Police won't pursue prosecution of a Canberra medical marijuana campaigner whose home was raided after he provided cannabis oil to a 2½-year-old girl.
Officers raided Mark Heinrich's home last year after he wrote to former ACT chief minister Katy Gallagher encouraging her to create a legal medical cannabis scheme to help people living with long term pain and chronic medical conditions.
Mr Heinrich had been supplying cannabis oil to a Sydney family, for the treatment of their daughter Abbey who was suffering serious seizures and developmental delays as a result of the rare genetic disorder CDKL5.
Senator Gallagher, then ACT health minister, said she had no choice but to give Mr Heinrich's letter to ACT Health officials because of mandatory reporting requirements related to prohibited substances being given to a child.
Small amounts of cannabis oil, administered through a feeding tube, led to a reduction in Abbey's seizures and the raid left her family without a continuing supply, creating a situation of "life or death".
About 800 children worldwide are believed to suffer from CDKL5, which causes seizures, low muscle tone and audio and visual impairment. There is no known cure for the condition.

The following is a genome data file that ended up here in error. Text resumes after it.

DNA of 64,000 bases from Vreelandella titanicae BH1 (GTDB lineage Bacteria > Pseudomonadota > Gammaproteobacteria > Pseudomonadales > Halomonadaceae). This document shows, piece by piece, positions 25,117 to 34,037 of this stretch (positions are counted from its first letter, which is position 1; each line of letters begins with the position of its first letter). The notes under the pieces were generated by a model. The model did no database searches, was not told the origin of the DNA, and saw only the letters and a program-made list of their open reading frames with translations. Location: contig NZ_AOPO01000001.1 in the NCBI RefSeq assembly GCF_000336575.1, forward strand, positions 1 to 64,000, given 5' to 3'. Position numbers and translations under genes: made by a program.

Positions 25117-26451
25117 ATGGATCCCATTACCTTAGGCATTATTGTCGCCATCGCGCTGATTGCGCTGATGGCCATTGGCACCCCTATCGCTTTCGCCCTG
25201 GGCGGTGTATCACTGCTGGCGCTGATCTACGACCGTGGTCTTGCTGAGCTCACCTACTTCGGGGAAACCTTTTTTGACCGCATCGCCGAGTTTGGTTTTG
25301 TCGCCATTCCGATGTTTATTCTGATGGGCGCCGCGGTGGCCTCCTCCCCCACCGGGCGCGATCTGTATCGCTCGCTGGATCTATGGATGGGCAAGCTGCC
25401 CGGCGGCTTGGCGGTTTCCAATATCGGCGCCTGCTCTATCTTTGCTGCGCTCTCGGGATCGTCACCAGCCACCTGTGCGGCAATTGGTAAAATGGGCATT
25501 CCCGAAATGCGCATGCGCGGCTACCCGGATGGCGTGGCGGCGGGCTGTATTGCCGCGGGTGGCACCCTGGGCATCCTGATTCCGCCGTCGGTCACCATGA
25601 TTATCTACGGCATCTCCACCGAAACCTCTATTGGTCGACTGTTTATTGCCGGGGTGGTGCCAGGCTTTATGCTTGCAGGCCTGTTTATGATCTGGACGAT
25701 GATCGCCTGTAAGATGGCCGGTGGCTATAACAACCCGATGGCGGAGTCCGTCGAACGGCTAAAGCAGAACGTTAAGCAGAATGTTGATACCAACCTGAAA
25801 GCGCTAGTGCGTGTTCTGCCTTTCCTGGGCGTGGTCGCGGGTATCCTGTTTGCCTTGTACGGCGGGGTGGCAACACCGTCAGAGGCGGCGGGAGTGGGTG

Mr Heinrich said police told him last week he would not be charged over the raid, and items used for making cannabis oil tinctures that were seized from his home would be returned.
"I wasn't sure what they were going to do all this time," Mr Heinrich said.
"I was hopeful there would be an enlightened and compassionate approach, which is clearly what they've decided to do. I am delighted with the Australian Federal Police over all of this, to be honest.
"I think the case of Abbey sparked up the national debate on the use of medical cannabis. For the first time they had proof that cannabis was in fact quite a profound medicine."
Mr Heinrich said Abbey had been out of hospital for 22 months and was continuing to use cannabis tinctures from another source.
An ACT Policing spokeswoman said an investigation launched in February 2014 had been concluded without a prosecution.
"This decision was made as prosecution was considered to be not in the best interest of the public," the spokeswoman said.
"In deciding whether to prosecute, ACT Policing may consider the seriousness of the offence, the likelihood of re-offending, the impact of the offence on the community and the best interests of all parties involved."
Some illicit substances seized during the raid will be destroyed.
Mr Heinrich praised the police officer involved in his case who he said had shown sensitivity and consideration of community views. He acknowledged Senator Gallagher's actions had been necessary.
"I think what happened with Abbey accelerated this process of change here in Australia."
He said families living with serious illness should be able to grow their own medicine and shouldn't have to rely on other sources.
On Tuesday, NSW Premier Mike Baird announced children with severe epilepsy would be eligible for a world-first trial of a new cannabis drug. Families will also have access to a secure supply of medicinal cannabis next year.